The Federal Reserve Bank of New York's Liberty Street Economics blog published the paper, "Regulatory Incentives and Quarter-End Dynamics in the Repo Market" earlier this week. The NY Fed's notice tells us, "Our bloggers study how differences in the implementation of regulations impact rates and quantities borrowed in the U.S. repo market. They find that disparities in the implementation of the leverage ratio in the United States compared with Europe appear to have a significant impact on the U.S. repo market." (Note: Watch for the latest Repo totals in our new Money Fund Portfolio Holdings update Wednesday. The Form N-MFP cut of our holdings was posted to our Content center Tuesday.)

Written by James Egelohf, Antoine Martin, and Noah Zinsmeister, the article explains, "Since the global financial crisis, central bankers and other prudential authorities have been working to design and implement new banking regulations, known as Basel III, to reduce risk in the financial sector. Although most features of the Basel III regime are implemented consistently across jurisdictions, some important details vary.... ` In this post, we study the impact of this difference in regulatory implementation on rates and quantities borrowed in the U.S. repo market <b:>`_."

It continues, "Quarter-end reporting might create incentives for banks to temporarily adjust their balance sheet -- decreasing leverage around quarter-end dates and increasing it on other days, for example. These dynamics have been discussed in academic research, by New York Fed officials, most recently in a speech by Simon Potter, the head of the Bank's Markets Group, and in a recent blog post <i:>`_on `plans for future general collateral repo reference rates. A recent report published by the Committee on the Global Financial System provides a more global view on the effect of regulation on repo markets."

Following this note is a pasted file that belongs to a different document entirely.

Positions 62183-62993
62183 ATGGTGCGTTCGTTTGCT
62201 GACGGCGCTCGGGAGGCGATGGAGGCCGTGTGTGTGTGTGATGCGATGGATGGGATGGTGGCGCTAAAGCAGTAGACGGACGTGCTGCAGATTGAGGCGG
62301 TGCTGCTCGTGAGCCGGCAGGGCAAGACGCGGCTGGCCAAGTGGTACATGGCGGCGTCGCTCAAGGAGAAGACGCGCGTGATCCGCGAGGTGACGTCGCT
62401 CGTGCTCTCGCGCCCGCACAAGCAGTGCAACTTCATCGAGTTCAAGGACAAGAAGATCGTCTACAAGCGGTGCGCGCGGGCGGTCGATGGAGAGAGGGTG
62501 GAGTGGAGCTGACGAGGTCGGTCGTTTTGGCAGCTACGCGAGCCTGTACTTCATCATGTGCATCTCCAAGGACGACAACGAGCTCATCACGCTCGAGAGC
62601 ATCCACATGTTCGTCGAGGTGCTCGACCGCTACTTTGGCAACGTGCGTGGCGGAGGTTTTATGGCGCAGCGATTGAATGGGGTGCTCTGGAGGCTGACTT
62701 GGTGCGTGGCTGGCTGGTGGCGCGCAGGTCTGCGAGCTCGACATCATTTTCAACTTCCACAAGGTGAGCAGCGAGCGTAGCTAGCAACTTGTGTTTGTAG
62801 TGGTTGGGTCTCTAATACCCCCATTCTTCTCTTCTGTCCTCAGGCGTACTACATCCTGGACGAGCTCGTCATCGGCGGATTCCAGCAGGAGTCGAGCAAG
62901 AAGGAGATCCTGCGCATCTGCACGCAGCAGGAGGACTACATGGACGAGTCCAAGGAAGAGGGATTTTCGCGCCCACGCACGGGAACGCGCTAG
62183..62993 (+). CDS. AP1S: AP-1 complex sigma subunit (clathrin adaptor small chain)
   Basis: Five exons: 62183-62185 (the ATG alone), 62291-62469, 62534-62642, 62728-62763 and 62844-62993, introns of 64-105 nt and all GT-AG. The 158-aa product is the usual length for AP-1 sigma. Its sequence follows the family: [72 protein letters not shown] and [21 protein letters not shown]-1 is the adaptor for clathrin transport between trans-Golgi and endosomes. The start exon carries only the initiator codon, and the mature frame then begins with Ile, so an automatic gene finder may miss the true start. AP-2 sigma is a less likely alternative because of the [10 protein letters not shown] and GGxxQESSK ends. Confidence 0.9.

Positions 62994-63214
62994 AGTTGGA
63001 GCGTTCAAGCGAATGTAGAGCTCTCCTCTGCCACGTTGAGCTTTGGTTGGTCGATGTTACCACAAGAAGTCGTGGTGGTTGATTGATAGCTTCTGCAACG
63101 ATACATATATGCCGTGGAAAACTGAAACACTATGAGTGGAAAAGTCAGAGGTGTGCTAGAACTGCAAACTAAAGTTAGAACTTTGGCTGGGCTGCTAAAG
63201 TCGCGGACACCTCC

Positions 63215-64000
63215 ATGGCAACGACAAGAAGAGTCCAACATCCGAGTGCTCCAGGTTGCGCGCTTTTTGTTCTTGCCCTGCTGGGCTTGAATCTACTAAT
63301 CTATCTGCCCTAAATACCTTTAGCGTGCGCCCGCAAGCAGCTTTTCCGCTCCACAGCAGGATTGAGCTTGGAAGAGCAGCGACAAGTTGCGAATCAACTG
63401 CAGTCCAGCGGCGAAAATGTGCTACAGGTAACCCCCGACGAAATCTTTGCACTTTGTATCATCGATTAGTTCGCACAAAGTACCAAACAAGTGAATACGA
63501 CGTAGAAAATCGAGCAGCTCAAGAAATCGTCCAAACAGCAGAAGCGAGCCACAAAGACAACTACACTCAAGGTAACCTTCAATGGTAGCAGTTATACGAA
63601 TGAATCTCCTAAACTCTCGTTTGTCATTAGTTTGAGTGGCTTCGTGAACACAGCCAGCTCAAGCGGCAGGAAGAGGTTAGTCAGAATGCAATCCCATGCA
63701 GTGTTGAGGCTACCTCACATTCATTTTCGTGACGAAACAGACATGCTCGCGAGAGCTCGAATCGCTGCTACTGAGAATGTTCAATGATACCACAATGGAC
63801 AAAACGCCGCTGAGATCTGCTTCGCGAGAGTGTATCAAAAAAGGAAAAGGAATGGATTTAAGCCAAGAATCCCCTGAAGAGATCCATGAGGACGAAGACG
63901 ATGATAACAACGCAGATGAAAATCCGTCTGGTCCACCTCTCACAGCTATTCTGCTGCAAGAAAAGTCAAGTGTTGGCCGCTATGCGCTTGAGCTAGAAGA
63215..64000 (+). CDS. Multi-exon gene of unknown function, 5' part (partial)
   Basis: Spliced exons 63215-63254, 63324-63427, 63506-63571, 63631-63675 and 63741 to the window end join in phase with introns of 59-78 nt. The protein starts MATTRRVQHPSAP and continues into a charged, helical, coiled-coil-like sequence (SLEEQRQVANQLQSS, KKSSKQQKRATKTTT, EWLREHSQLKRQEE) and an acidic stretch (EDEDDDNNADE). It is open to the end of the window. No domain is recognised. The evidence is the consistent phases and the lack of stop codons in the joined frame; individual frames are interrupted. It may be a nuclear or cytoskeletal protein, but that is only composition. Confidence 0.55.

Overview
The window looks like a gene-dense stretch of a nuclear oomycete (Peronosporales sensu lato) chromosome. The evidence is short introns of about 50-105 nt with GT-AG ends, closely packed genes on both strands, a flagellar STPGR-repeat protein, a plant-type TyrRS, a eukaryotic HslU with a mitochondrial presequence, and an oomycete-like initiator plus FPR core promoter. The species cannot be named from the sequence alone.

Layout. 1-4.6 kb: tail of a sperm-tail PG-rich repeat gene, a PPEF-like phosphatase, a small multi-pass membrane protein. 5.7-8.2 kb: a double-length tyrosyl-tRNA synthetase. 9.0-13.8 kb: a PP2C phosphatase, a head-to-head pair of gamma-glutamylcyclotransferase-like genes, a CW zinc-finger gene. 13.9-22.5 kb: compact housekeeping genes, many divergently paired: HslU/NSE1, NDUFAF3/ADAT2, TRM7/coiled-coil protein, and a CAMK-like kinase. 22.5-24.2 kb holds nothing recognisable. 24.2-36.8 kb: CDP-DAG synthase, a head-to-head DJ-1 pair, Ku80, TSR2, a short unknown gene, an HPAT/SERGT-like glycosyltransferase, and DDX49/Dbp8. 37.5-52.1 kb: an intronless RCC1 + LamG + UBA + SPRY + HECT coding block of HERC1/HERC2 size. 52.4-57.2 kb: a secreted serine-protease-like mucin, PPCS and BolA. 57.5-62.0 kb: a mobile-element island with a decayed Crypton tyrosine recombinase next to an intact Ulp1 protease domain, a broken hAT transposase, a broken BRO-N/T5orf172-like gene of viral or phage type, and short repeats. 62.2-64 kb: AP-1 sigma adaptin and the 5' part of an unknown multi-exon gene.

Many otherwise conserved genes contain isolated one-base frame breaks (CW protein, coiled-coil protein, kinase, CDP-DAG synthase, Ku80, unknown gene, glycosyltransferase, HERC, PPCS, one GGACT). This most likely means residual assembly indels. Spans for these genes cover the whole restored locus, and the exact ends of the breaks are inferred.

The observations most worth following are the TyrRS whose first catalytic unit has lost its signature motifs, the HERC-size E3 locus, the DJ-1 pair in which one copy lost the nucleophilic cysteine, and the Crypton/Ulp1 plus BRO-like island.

The NY Fed blog comments, "The U.S. repo market provides a useful setting to look at quarter-end dynamics for several reasons. We have good data on this market and it has several segments in which we can observe differences that help highlight the economic mechanisms at play. The U.S. repo market is also very liquid, which makes it easy for banks to temporarily reduce balances. Finally, repo transactions, particularly those backed by Treasury securities, are very safe; hence, they are quite likely to be affected by the leverage ratio."

It states, "Indeed, because these transactions are so safe, their effect on the size of a bank's balance sheet, when weighted by risk, is small. However, by design the leverage ratio treats all bank assets equally, regardless of risks. Very safe transactions have a low return and are thus less attractive to banks than other activities that have higher risk and a higher return, if the leverage ratio binds."

They explain, "We first look at the tri-party repo market, where large investment banks obtain cash against their inventory of securities, or the securities of their clients. Here we use the term "bank" to include securities dealers, most of which are part of regulated banking organizations. We exclude interbank transactions -- cleared through the General Collateral Finance Repo Service (GCF Repo) -- which are considered separately below."